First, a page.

Secrets of the Superhuman Food Pyramid: Negative Effects of Farmed Fish

Farm fishing’s roots can be traced back to the early 1700s when a German farmer was able to effectively gather, fertilize, hatch, and grow fish from mere eggs. Since then, the method has been replicated around the world in countries like Japan, the United States, Canada, Chile, and Norway, to name a few. The practice entails raising fish in large tanks situated inland or in enclosures or nets in shorelines and even in the open ocean. Though this method appears sustainable at first glance, it in fact has manifold negative effects which is why we recommend that you steer clear of farmed fish at all costs.

Read further and discover more about the negative effects of farmed fish and why the Superhuman Food Pyramid recommends you avoid this source of dietary fats.

Farmed Fish Risks:

Farmed fish may be a potent source of essential fatty acids omega-3, but there is a downside to this. Bear in mind that farmed fish are fed commercially manufactured fishmeal, most of which are fortified with fish oils so as to boost the omega-3s in the subsequent fish harvest. The fish oils that are often used in farm fishing have typically been made without following strict harvest, production, and post-production handling standards.

Adding fish oils that have been crudely manufactured does more harm than good. In fact, this practice of fish oil fortification increases the levels of polychlorinated biphenyls or PCBs in the subsequent fish harvest. PCBs are chemicals that have been banned for use in the United States since 1976 but to this day threaten human and animal health. Exposure to PCBs may cause the development of diabetes as well as cancer. PCBs are neurotoxic as well and have been found to cause brain defects in infants and children.

The method by which farmed fish is produced causes severe environmental harm as well. Take for instance tuna farm fishing. This fish is a carnivore, which means it can only be fed wild fish, and it takes about 20 kilograms or 44 pounds of smaller anchovies, mackerel or sardines to produce a kilogram of tuna. Allotting such considerable resources to produce very little subsequent harvest is not only economically unsustainable, but the practice threatens worldwide supply of fish as well as endangers the food source of manifold species in the marine food chain.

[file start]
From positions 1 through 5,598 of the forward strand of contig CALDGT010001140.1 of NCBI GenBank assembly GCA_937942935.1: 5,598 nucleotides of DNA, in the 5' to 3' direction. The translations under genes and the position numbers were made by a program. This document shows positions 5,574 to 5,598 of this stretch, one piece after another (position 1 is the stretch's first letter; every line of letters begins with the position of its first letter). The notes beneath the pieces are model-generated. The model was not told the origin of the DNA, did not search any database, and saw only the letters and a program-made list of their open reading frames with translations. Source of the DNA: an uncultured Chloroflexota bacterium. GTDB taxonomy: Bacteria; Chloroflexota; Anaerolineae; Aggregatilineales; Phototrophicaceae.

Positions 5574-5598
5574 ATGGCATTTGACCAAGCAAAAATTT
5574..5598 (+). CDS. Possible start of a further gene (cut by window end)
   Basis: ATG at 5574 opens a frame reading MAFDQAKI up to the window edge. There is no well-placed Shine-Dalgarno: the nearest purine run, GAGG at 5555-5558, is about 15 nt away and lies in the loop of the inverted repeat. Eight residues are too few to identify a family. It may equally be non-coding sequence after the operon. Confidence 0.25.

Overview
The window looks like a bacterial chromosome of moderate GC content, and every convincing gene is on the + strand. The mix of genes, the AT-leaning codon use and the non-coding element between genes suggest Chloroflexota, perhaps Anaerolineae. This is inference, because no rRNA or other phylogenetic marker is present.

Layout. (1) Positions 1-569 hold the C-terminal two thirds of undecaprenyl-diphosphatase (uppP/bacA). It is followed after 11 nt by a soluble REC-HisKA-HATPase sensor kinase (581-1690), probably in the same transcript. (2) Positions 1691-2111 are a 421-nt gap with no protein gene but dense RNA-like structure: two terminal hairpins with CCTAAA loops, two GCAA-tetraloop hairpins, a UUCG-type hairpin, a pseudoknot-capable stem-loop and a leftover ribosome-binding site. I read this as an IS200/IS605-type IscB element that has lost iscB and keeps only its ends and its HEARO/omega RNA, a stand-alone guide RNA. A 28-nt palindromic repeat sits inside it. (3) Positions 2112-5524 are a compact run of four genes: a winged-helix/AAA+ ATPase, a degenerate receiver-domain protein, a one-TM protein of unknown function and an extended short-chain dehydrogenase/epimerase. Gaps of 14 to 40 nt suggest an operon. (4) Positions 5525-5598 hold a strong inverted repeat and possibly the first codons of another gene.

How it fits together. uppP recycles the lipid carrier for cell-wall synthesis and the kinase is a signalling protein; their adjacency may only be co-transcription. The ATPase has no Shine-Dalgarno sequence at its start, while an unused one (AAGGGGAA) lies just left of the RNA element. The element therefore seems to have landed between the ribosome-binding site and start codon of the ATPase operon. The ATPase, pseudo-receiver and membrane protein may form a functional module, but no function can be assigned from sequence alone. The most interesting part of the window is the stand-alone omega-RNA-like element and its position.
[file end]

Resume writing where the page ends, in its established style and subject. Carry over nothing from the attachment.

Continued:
Fish farming, especially in the case of salmon farming, poses risk to wild salmon survival as well. As it turns out, sea lice are prevalent in ocean waters where salmon farms are. Since salmon farms are situated along routes where wild salmon smolts pass, the latter getting infected with these parasites are always a certainty, subsequently endangering the population of wild salmon.

Farmed fish typically live in disease-stricken environments as well. Because thousands of fish are crammed in a limited space, they then live within their own filth and within tons of uneaten fishmeal, perfect opportunities for pathogens to accumulate. To combat pathogen infestation, producers then feed the fish with antibiotics. Not only does this increase the risk of environmental pollution, these pathogens may end up becoming resistant to antibiotics, too. These pathogens may transfer to humans by way of the latter’s farmed fish consumption as well. Worst, the likelihood of bringing about antibiotics resistance in humans is a big possibility, too.

In the next post, I’ll tell you the negative effects of commercial salad dressings and why the Superhuman Food Pyramid recommends you avoid this source of dietary fats.

In the meantime, if you care to jump ahead, here is a complete listing of the dietary sources of fats on the Superhuman Food Pyramid:




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